Car Insurance Terminology (Part One)
As an owner and operator of a motor vehicle, you are required by law to carry auto insurance. Even if the law did not require you to have insurance, it would be wise to have it because even when every safety precaution is taken, accidents can still happen. Another driver can hit you or something unexpected can happen. Adverse road conditions or even the weather can cause a collision. Insurance protects drivers financially when these unfortunate situations occur, but depending on your policy, you may not be fully protected. Often, policyholders don’t know exactly what is afforded to them by their policy. It is important to understand the ins and outs of auto insurance to know how you will be protected if you were involved in an accident. Starting with today’s blog, we will discuss car insurance terminology.
Mandatory coverage varies from state to state. Here in Arizona, drivers are legally required to have a bodily liability insurance policy worth $15,000 per person or $30,000 per accident if multiple people suffer injuries. They must all have $10,000 worth of coverage for property damage. Opting for mandatory coverage, the bare minimum, will allow you to drive legally, but it will place you at risk for suffering financial hardship in worst-case scenarios.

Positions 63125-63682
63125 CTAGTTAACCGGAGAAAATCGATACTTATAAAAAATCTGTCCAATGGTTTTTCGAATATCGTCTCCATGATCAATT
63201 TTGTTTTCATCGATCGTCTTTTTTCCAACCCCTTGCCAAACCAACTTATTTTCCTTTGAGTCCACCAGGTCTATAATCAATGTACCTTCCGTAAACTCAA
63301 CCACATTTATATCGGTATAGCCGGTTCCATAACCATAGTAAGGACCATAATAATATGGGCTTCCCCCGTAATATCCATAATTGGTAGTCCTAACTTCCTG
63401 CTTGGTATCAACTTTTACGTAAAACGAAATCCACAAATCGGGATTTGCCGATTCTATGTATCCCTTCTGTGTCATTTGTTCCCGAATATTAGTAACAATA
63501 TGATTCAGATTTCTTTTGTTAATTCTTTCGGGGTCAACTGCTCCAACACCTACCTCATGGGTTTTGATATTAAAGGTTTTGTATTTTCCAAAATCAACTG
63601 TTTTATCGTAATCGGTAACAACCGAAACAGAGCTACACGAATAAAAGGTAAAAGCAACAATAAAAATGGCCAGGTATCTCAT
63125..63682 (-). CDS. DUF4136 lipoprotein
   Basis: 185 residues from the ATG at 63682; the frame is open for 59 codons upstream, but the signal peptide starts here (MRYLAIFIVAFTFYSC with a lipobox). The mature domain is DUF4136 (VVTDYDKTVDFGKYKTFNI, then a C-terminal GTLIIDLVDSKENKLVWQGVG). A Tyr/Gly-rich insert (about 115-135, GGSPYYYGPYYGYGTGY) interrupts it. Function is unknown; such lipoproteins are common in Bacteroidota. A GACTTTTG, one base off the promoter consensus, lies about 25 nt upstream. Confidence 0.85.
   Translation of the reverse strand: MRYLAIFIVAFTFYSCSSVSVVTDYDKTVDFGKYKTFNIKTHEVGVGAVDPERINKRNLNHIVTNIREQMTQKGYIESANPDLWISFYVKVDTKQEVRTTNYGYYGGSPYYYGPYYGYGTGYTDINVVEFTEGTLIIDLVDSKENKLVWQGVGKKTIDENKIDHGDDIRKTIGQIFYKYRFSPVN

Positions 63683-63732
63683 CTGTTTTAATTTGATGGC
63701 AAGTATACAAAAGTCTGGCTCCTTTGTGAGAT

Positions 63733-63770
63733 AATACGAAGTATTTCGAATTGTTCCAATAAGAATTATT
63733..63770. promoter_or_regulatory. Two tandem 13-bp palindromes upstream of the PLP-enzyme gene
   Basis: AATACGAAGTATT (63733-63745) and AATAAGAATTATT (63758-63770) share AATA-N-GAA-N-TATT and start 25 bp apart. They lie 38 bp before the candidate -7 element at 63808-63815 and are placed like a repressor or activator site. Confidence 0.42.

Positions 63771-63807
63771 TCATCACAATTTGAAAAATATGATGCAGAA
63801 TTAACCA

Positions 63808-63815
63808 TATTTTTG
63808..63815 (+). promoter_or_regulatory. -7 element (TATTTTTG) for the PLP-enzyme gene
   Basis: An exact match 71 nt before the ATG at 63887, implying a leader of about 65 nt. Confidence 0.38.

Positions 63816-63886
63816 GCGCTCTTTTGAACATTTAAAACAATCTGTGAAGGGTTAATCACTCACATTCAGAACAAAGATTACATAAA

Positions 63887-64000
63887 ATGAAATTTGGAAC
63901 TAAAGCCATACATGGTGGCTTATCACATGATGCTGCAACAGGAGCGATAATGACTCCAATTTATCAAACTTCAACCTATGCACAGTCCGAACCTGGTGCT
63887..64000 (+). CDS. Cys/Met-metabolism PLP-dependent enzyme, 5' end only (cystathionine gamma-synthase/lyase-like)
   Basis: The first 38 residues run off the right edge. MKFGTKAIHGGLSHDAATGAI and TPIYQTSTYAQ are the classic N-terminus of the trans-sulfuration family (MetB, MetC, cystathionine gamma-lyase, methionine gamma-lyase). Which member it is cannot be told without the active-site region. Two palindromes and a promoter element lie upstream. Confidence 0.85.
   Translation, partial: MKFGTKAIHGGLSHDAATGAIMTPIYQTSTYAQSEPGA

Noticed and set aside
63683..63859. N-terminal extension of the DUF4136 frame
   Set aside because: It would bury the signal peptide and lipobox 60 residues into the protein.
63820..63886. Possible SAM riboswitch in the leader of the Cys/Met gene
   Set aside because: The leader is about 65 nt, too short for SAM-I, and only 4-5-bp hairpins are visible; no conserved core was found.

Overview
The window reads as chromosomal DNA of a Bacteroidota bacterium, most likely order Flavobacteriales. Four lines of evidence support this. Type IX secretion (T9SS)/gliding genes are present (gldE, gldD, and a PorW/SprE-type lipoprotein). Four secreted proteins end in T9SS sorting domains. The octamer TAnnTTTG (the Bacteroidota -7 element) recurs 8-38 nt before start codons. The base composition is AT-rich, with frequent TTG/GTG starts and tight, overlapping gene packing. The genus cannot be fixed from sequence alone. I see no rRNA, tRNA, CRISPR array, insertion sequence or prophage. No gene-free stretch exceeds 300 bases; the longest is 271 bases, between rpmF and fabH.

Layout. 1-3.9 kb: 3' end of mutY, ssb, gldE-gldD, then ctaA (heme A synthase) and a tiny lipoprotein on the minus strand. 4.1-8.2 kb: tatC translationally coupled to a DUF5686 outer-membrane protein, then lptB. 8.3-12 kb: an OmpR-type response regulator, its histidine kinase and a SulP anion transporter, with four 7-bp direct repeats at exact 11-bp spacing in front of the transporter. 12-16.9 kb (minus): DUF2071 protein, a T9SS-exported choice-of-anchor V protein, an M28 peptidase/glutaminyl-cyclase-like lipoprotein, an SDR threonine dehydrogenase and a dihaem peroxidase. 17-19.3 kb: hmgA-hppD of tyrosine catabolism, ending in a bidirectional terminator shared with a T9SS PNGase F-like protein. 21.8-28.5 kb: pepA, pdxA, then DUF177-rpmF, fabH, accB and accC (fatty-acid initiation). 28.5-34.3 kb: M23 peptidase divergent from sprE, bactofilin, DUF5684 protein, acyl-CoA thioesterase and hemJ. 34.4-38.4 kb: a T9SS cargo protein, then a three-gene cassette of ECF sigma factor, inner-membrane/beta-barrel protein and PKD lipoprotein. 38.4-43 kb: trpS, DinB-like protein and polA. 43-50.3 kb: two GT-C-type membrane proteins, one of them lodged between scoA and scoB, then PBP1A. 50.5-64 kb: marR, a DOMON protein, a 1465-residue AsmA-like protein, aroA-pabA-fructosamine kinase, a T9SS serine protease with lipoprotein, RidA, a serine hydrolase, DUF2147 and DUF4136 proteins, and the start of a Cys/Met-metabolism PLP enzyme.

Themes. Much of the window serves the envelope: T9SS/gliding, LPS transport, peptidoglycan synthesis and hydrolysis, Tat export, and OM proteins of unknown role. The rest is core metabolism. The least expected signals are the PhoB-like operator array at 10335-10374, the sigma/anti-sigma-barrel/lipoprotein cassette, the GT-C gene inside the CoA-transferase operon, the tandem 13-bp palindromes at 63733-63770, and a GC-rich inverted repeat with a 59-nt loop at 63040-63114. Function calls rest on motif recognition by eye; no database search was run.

Liability coverage is the type of car insurance that is legally required by the state of Arizona. Liability coverage pays for the damage that YOU cause in a car accident. Property coverage pays for the damage done to another person’s property, typically their car. Bodily injury liability coverage pays for the treatment of injuries caused in the accident by the policyholder.
Personal Injury Protection
Personal injury protection (PIP) is more widely known as “no-fault” insurance. 12 states required drivers to carry PIP coverage, however, Arizona is not one of them. The primary difference between PIP coverage and bodily injury liability coverage is that PIP will pay for medical bills regardless of fault.
Contact Van Norman Law if you’ve been involved in a car accident in the Phoenix metro area.
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